From the September 26, 2009 issue of Science News

‘Black hole’ origins
“Black hole theory and discovery” (Back Story, SN: 7/4/09, p. 6) credits John Archibald Wheeler for inventing the term black hole in 1967. This is a very widespread choice, but it cannot be right. In January 1964, your ancestral publication, Science News Letter, carried a short article titled “‘Black holes’ in space,” which reported on a session at the AAAS meeting in Cleveland. Hong-Yee Chiu, who organized and chaired that session, remembers hearing the phrase from the late Robert Dicke in about 1960–61.
Virginia Trimble, Irvine, Calif.

Trimble, an astronomer at the University of California, Irvine, is correct, and we are gratified to be credited with the first use in print of “black hole” as an astrophysical object (see the original story on the Science News website at http://bit.ly/1dkgEg). But apparently Wheeler, who popularized that name, did not learn of it from Science News Letter. By his account, it was suggested by an unknown questioner in the audience during a 1967 lecture given by Wheeler, who then used it in a later lecture that was published in the Spring 1968 issue of American Scientist. — Tom Siegfried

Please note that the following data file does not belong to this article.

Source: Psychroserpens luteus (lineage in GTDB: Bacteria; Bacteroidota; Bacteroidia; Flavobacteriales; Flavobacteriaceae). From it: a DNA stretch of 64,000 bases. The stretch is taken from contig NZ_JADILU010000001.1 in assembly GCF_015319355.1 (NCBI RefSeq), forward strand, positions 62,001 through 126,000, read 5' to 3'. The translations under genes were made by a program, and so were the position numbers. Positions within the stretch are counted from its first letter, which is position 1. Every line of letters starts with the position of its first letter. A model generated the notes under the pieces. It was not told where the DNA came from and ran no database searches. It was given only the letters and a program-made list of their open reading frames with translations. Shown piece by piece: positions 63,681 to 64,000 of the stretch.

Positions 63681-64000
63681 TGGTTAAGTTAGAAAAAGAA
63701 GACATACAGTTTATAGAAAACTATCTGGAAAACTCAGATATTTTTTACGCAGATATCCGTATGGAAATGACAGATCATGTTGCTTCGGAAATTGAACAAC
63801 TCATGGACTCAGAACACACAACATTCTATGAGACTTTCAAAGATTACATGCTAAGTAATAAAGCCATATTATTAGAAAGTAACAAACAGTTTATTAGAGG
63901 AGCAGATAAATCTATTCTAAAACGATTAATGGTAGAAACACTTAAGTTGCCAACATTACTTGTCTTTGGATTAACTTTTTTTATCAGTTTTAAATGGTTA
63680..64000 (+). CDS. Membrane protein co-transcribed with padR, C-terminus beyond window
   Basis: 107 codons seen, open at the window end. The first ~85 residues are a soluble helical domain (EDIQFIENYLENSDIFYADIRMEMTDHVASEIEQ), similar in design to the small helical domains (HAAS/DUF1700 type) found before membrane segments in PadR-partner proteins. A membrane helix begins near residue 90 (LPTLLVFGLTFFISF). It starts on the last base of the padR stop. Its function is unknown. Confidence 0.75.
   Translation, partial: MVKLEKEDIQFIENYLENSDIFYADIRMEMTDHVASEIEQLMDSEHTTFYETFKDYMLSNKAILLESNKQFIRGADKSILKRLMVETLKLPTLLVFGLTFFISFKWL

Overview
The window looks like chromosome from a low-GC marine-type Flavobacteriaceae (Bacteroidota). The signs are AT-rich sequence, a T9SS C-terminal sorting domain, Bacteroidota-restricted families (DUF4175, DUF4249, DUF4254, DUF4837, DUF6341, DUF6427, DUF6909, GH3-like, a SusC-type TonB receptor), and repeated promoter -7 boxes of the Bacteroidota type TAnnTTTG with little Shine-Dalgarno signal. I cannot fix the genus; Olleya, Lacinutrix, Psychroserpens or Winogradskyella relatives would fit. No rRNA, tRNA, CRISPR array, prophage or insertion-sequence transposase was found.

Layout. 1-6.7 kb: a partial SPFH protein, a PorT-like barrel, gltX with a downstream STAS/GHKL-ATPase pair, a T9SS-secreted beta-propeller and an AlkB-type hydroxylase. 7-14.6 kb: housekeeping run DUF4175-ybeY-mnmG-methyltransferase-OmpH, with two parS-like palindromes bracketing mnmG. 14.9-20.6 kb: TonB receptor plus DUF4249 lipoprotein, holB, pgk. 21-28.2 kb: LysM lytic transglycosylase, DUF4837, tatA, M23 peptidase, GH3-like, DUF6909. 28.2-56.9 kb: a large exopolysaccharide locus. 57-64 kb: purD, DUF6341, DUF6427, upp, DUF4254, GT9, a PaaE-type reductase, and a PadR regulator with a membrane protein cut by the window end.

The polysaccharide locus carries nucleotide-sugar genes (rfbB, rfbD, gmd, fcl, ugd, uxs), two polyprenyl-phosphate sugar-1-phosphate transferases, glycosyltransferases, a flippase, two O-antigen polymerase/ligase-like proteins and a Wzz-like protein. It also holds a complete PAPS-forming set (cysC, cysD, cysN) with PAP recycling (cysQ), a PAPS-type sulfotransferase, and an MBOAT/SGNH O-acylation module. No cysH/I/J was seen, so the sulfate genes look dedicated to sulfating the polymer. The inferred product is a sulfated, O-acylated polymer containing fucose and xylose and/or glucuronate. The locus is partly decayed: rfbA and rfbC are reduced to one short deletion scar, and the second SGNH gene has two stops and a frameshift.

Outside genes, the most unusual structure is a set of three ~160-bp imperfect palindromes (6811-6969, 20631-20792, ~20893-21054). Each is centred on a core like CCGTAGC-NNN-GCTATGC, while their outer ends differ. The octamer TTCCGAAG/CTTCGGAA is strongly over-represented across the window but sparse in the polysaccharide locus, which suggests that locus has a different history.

Bog iron
It is unfortunate that “The iron record of Earth’s oxygen” (SN: 6/20/09, p. 24) didn’t at least mention bog iron, which was the major source of iron ore during the Iron Age, at least in the Northern Hemisphere. I understand that it was, and is still, found in bogs left behind after the last ice age. It sounds like the same mechanism of formation.
John O. Kopf, Cupertino, Calif.

The chemistry is similar, but banded iron formations arose when dissolved iron and dissolved oxygen reacted underwater. Bog iron forms when iron-rich waters seeping from a bog are exposed to oxygenated air. — Sid Perkins

Squished skull
The skull photo with “Ancient Andean civilization likely spurred by maize” (SN: 8/1/09, p. 16) looked odd. Did the Wari have different shaped heads than other modern humans?
Henry Jones, Baton Rouge, La.

No. Inhabitants of the ancient site studied by archaeologist Brian Finucane took skulls such as the one shown from enemies killed during raids and modified them with various tools, giving them an odd shape a fact that should have been mentioned in the caption. —Eva Emerson